These were the findings of a study developed by UIC Barcelona researchers in cooperation with the Association of Manufacturers of Industrialised Housing
Industrialised construction systems increase the life of housing blocks and significantly reduce the environmental impact, both of the construction process and their subsequent energy performance. These were the findings of a study developed by UIC Barcelona School of Architecture lecturers Ivan Llach Juny and Raquel Colacios Parra, in cooperation with the Association of Manufacturers of Industrialised Concrete High-Rise Housing (VIVIALT), which forms part of the ANDECE prefabricated concrete manufacturers employer’s association.
The study establishes a comparison between the traditional construction system, strongly established in Spain, and the new industrialised concrete systems. To this end, two typified housing constructions are taken as a reference – one linear and one tower-shaped – and their economic, environmental, and social characteristics are compared.
Research shows that industrialised systems reduce the total cost of the process by up to 20%, by cutting down on the execution time. The durability of pre-fabricated concrete elements is another feature highlighted in the study, as it allows for an extended building life and significantly reduces maintenance and rehabilitation costs. At the structural level, this system offers advantages regarding the freeing up of space inside and a better technical quality of the façades. In addition, the industrialised model virtually eliminates the generation of waste in the construction process and also reduces CO2 emissions and energy consumption. The study also found a 50% reduction in the occupational risks associated with the construction of a typified building.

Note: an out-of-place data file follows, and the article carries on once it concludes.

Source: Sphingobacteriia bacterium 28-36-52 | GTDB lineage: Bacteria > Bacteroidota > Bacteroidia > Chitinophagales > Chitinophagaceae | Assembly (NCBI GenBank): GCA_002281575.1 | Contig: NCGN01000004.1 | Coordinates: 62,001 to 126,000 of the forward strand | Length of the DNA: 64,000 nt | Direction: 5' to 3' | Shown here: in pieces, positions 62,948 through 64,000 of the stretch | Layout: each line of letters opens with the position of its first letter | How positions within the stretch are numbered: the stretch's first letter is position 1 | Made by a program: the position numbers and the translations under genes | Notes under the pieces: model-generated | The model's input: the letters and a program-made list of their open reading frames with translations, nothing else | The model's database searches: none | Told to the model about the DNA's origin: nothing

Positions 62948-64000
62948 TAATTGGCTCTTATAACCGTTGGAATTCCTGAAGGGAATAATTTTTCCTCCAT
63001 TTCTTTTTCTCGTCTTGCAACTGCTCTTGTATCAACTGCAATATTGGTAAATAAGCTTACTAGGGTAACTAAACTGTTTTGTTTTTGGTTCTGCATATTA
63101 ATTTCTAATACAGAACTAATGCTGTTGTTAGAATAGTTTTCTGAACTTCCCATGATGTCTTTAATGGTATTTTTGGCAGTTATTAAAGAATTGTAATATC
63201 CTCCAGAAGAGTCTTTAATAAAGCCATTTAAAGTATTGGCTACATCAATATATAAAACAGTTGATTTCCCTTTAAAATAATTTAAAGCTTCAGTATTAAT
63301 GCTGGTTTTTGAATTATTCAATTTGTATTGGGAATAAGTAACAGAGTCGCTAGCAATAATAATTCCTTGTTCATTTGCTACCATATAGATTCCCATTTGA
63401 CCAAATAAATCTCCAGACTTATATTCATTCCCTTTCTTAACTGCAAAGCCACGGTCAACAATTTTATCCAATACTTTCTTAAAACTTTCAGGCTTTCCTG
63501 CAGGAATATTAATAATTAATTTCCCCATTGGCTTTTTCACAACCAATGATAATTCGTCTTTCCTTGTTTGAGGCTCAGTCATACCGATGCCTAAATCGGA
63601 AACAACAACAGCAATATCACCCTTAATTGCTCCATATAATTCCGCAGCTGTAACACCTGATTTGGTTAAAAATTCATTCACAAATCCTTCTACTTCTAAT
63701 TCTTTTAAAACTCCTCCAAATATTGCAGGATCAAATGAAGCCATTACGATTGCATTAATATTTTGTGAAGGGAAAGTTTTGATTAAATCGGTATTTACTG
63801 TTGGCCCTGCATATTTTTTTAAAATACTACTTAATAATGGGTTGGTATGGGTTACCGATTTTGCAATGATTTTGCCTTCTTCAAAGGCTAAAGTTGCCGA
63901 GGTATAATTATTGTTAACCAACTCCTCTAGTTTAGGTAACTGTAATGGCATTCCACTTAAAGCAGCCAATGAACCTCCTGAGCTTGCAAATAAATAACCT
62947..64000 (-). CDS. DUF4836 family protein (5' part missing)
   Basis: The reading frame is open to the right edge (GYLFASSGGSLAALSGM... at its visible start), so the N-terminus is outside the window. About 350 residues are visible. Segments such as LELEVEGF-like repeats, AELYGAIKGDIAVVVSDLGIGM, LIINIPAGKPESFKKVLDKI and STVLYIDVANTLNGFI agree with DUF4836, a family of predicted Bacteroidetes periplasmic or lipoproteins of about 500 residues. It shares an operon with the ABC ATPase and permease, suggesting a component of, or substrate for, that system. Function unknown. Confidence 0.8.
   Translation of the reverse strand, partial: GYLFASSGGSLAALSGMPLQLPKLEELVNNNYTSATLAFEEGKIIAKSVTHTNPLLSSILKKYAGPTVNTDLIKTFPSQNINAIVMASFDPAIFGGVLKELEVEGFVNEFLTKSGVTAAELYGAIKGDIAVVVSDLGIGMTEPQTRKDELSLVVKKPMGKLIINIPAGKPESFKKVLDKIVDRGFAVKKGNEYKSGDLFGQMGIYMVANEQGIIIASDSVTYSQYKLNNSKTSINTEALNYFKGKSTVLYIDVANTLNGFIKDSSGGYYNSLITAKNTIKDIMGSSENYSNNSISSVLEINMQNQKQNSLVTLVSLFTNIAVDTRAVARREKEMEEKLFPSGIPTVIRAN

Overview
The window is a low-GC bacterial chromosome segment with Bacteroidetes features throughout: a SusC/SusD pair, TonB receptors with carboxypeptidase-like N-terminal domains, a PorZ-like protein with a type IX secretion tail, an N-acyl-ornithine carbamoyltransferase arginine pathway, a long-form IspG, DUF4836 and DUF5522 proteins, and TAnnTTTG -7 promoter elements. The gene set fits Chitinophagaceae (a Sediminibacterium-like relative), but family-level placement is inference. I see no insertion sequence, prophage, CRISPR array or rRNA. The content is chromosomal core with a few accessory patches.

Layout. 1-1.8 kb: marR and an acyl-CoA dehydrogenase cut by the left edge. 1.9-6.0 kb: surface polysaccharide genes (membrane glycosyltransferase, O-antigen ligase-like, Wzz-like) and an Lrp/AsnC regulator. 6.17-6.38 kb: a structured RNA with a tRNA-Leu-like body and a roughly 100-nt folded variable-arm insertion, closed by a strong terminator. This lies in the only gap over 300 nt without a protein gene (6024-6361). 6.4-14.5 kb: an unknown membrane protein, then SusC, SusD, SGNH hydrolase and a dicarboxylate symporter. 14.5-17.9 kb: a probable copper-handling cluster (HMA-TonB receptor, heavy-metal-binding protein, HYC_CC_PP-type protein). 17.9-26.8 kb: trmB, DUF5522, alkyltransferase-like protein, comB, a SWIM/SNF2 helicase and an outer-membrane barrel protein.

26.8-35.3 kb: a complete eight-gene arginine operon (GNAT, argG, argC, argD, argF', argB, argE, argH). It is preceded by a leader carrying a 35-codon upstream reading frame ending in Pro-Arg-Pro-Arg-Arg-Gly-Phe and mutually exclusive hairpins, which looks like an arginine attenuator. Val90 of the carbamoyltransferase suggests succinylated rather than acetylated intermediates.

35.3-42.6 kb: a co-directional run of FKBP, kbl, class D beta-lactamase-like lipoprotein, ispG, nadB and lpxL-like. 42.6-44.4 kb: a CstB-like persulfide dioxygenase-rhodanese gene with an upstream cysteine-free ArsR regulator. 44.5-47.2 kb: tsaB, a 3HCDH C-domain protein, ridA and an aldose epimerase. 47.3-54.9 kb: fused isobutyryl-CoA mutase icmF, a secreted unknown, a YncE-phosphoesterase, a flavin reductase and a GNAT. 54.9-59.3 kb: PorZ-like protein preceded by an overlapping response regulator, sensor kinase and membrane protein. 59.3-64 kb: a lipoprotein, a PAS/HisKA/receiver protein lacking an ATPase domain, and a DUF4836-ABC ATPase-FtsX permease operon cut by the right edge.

Antonio Tovar, director of VIVIALT notes, “It is important to emphasise not only the cost savings from the reduction in the execution time of the works, but also the considerable progress that it represents in its environmental and social impact.
“On comparing the systems, it has been shown to have significant advantages for which we believe that there is still a great deal of scope of the industrialised construction market. The UIC Barcelona lecturers Llach and Colacios concluded that “We believe that this model is central to the future of construction of high-rise housing in our country. “
The conclusions of the study will be presented on Thursday, 2 July, within VIVIALT’s cycle of webinars entitled Los jueves de la industrialización (“Industrialization Thursdays”).